I don’t always do theatre reviews because I don’t really consider myself well-versed in this area but I know a good performance when I see one and Who’s Afraid of Virginia Woolf? boasts not one but four. So of course I had to write a gushing post.

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My top ten films of 2016

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Welcome back, folks! I hope you had a wonderful Christmas break. Now is the time to look back over the year in film releases and pick my favourites. These are restricted to films released in the U.K. in 2016 – so it may include films I actually saw in late 2015 and although I desperately wanted to put La La Land, Hacksaw Ridge, Lion and Free Fire on this list, they aren’t out until 2017, so unfortunately they don’t make the cut.

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Green Room: Film Review

GREEN ROOM

I had no idea what this was about but I signed up to see it because the cast – including Patrick Stewart, Anton Yelchin, Imogen Poots and Alia Sawkat – appealed to me. Even if you had an idea about the plot you would still not be prepared for the shit that will go down in Green Room – it is brutal, scary and flipping intense.

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Top Films for May

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It’s that time of the month again – where I choose the releases I’m looking forward to in May. There isn’t a huge amount of good ‘uns but my picks below look pretty damn sweet.

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She’s Funny That Way: Film Review

funny1

She’s Funny That Way is a sweet, little ensemble comedy that harkens back to the old screwball capers where everything goes wrong, the web of characters gets all entangled and it is a joy watching it all unravel.

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Top Films For March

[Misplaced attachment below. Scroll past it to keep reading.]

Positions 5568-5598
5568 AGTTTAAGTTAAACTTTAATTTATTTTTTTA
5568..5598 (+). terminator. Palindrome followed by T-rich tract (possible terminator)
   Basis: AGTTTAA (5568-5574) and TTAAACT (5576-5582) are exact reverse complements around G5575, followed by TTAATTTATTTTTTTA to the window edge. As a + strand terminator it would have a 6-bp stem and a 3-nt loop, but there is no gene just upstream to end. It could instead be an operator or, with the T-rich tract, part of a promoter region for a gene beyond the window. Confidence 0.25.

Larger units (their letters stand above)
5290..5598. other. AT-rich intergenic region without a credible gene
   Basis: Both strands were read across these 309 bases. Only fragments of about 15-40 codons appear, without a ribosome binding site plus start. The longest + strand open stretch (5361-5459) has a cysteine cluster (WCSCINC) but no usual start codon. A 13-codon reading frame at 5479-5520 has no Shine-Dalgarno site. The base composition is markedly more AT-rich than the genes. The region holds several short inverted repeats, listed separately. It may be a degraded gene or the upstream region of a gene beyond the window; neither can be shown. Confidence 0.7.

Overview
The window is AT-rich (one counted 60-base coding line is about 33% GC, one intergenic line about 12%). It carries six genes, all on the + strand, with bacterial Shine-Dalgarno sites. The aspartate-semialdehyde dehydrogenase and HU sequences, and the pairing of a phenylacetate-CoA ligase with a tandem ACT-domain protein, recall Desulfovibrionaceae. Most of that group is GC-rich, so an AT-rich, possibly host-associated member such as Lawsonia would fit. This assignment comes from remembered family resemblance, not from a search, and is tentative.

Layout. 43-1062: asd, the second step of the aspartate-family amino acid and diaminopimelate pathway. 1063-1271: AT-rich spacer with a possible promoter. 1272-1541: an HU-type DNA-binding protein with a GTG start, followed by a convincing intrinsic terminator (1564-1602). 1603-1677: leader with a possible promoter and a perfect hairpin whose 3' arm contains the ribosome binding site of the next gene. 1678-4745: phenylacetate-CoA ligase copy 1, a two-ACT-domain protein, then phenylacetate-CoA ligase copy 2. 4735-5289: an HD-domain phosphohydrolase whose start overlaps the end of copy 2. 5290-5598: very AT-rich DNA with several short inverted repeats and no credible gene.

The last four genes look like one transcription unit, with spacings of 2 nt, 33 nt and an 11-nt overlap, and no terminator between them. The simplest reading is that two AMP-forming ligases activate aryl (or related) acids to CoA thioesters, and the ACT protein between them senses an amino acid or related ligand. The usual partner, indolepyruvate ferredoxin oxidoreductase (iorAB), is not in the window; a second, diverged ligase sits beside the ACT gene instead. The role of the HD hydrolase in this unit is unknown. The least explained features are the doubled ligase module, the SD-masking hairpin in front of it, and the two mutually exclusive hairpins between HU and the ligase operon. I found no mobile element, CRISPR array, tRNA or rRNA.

mar1

The Grand Budapest Hotel

Ralph Fiennes stars a concierge in this comedy-drama who enlists the help of one of his employees to prove his innocence when he is framed for murder. It looks a bit odd but I am intrigued anyway. This has quite a cast including Adrien Brody, Jude Law, Willem Dafoe, Saoirse Ronan, Tilda Swinton and Jeff Goldblum. Released: 7th March

 

mar2

Labor Day

This hard-hitting drama won rave reviews at the film festivals last year and it’s finally coming to our screens. Kate Winslet stars as a depressed single mother who falls for an escaped convict (Josh Brolin) who uses her home to hide. It looks intense and that the performances will be stellar. Released 21st March

 

mar3

A Long Way Down

Based on the amazing Nick Hornby book, the film follows four people who go up a tower block on New Year’s Eve with the plan to commit suicide, yet they don’t go through with it when they discover the others there. From then on, they are involved in each other’s lives despite their differences, helping them see that their lives are worth living. This stars Pierce Brosnan, Toni Collette, Imogen Poots and Aaron Paul. Released 21st March

 

mar4

Captain America: The Winter Soldier

Chris Evans is back as Captain America and he is ready to save the world, as usual. Two years after the events of  The Avengers, Rogers teams up with Natasha Romanoff/Black Widow (Scarlett Johansson) to uncover the mysterious threat that could endanger the human race before coming up against the most powerful villain yet – the winter soldier. Released 28th March

 

mar5

Muppets Most Wanted

I love The Muppets, they are so much fun. I’m surprised a new film has come out so quickly after the Jason Segel effort but I will love its cheesy plot anyway. Basically, there is an evil Russian Kermit, who is stealing precious jewels from all over the world. While trying to chase him, the authorities manage to capture regular Kermit instead and the evil one takes his place in Hollywood – will his friends notice? How will they sort out the problem? This also stars Ricky Gervais and Tina Fey with a ton of celebrity cameos thrown in from the likes of P. Diddy to Celine Dion. Released 28th March.